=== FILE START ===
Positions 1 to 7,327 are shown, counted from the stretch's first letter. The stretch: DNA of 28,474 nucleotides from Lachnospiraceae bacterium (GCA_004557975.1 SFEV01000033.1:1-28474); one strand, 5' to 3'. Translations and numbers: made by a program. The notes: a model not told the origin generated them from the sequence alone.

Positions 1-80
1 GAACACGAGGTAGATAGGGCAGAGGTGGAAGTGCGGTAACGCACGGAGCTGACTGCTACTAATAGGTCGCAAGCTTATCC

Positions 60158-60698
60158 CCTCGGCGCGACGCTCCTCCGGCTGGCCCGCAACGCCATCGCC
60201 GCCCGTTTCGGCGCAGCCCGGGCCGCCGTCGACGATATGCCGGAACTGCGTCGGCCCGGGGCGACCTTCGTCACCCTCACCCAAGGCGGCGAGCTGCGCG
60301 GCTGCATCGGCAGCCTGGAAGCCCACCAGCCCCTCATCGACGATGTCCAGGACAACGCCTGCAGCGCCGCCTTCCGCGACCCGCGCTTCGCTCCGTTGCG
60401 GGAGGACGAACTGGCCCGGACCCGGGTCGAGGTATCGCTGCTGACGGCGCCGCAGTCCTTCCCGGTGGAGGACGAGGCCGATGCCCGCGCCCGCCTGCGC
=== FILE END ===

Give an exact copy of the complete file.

Positions 1 to 7,327 are shown, counted from the stretch's first letter. The stretch: DNA of 28,474 nucleotides from Lachnospiraceae bacterium (GCA_004557975.1 SFEV01000033.1:1-28474); one strand, 5' to 3'. Translations and numbers: made by a program. The notes: a model not told the origin generated them from the sequence alone.

Positions 1-80
1 GAACACGAGGTAGATAGGGCAGAGGTGGAAGTGCGGTAACGCACGGAGCTGACTGCTACTAATAGGTCGCAAGCTTATCC

Positions 60158-60698
60158 CCTCGGCGCGACGCTCCTCCGGCTGGCCCGCAACGCCATCGCC
60201 GCCCGTTTCGGCGCAGCCCGGGCCGCCGTCGACGATATGCCGGAACTGCGTCGGCCCGGGGCGACCTTCGTCACCCTCACCCAAGGCGGCGAGCTGCGCG
60301 GCTGCATCGGCAGCCTGGAAGCCCACCAGCCCCTCATCGACGATGTCCAGGACAACGCCTGCAGCGCCGCCTTCCGCGACCCGCGCTTCGCTCCGTTGCG
60401 GGAGGACGAACTGGCCCGGACCCGGGTCGAGGTATCGCTGCTGACGGCGCCGCAGTCCTTCCCGGTGGAGGACGAGGCCGATGCCCGCGCCCGCCTGCGC